About Cumberland Gap National Historical ParkAt the convergence of Kentucky, Tennessee and Virginia, Cumberland Gap National Historical Park covers 24,000 acres of heavily forested, rugged mountains honoring the historic pass.
The gap provides a natural doorway through the mountains. It was first used by migratory animals as a seasonal thoroughfare, then by Native Americans, whose footpaths followed buffalo and deer trails. The westward movement of settlers seemed barred by the Allegheny ridge until April 1750, when Dr. Thomas Walker discovered the gap while seeking the fabled land to the west, the “Kentucke” of Native American lore.
Daniel Boone passed through with a hunting party in 1769, and in 1775 he blazed the Wilderness Road. From 1775 to 1796 the gap could only be used by those on foot or horseback, and although no wagon passed over it during this period, more than 200,000 people made their way through the gap into Kentucky and beyond.
A strategic point during the Civil War, Cumberland Gap changed hands several times without any major battles. Some of the earthwork fortifications remain.
In the 1990s, the 4,600-foot-long Cumberland Gap Highway Tunnel was built; the project also included rerouting US 25E through the tunnel and the addition of new bridges, highway interchanges and parking areas. Although the final cost of this joint effort led by the National Park Service and the Federal Highway Administration was a staggering $265 million, the construction plan alleviated traffic problems and improved motorist safety while simultaneously restoring the historic appearance of the Cumberland Gap and the Wilderness Road.
General InformationAt an elevation of 2,440 feet, Pinnacle Overlook provides a view into the gap as well as views of the mountain range and parts of three states. It is accessible via a 4-mile paved road from the visitor center. No trailers or vehicles more than 20 feet long are allowed. Shuttle service may be arranged for a small fee when staff is available; reservations are required.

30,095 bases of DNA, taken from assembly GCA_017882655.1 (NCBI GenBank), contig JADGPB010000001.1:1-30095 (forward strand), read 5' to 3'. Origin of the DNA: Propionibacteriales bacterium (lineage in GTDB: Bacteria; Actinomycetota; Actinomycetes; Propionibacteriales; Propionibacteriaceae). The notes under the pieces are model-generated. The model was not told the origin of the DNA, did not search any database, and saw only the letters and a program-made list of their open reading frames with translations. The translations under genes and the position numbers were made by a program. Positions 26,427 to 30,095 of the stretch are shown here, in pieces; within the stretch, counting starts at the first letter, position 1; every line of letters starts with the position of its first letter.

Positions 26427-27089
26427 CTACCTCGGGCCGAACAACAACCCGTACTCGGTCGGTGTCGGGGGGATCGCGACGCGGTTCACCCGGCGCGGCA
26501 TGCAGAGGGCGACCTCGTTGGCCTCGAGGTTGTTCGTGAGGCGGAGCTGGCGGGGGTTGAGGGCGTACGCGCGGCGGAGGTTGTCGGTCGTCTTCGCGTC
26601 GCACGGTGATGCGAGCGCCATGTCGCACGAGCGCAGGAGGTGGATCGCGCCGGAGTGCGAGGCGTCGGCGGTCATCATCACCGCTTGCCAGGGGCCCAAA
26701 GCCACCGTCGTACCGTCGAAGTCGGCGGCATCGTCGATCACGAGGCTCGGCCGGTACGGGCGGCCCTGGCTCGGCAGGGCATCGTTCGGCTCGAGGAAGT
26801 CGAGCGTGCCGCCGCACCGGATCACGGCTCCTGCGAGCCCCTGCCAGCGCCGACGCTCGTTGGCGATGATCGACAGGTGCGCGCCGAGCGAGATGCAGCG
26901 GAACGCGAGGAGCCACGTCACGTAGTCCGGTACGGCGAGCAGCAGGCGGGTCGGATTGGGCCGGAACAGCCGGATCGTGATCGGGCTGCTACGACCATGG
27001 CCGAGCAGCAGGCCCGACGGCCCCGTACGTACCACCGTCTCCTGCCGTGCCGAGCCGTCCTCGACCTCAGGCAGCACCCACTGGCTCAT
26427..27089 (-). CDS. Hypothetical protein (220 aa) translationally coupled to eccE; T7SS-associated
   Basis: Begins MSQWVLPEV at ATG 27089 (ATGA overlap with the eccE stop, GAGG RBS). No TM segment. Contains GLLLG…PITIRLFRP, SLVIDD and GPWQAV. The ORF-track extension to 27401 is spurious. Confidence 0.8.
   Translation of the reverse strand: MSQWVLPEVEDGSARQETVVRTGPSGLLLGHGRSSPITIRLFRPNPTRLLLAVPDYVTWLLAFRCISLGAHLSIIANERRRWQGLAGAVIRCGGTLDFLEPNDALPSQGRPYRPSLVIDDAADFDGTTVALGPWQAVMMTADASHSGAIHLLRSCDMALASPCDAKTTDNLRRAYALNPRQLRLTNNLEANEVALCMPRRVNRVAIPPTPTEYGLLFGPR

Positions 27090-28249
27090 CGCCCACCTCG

Still a wild area, the park offers approximately 85 miles of hiking trails ranging from relatively easy nature trails to those requiring an overnight trek. Many park features, including Sand Cave, a multicolored sandstone overhang, and White Rocks, a prominent sandstone outcropping, can be reached only by trail. Ridge Trail, a 19-mile-long route offering panoramas of the valley, approaches five primitive campsites, all accessible by foot. The Wilderness Road Campground has 160 campsites, 41 of which have hookups.
Hensley Settlement is a reconstruction of a community that was occupied 1903-51. Reminiscent of a time much earlier than that from which it actually dates, Hensley seems like a community of the late 1700s or early 1800s. The settlement sits atop a mountain in the eastern end of the park. With more than 70 acres of land under cultivation, it has several reconstructed log houses, barns and outbuildings. The site can be reached by an all-day hike or, from mid-May through Oct. 31, via a guided tour that departs the park's visitor center daily. Building interiors may be seen during the 3.5- to 4-hour trip, which includes shuttle transportation to and from the settlement. The cost is $10; $5 (ages 0-12 and senior citizens with an Interagency Senior Pass). Phone (606) 248-2817, ext. 1075, for the shuttle tour schedule; reservations are recommended.
It is not advisable to hike alone; overnight camping requires a permit. Trail guides and other information can be obtained at the visitor center. The visitor center also contains a museum, which chronicles the rich history of the gap. Throughout the year ranger-led programs suitable for the entire family introduce visitors to the historical, cultural and natural aspects of the park; phone for a schedule of events.
The park is open daily. Some parking areas close before dusk. The visitor center at the park entrance is open daily 8-5, Memorial Day-Labor Day; 9-4, rest of year; closed Christmas.
ADMISSIONADMISSION to the park is free.
PETSPETS must be restricted at all times, either in vehicles or by leash, and are not allowed in public buildings.
ADDRESSADDRESS inquiries to the Superintendent, Cumberland Gap National Historical Park, 91 Bartlett Park Rd., Middlesboro, KY 40965; phone (606) 248-2817.
Points of Interest
Attractions Gap Cave
Cumberland Gap National Historical Park, KY
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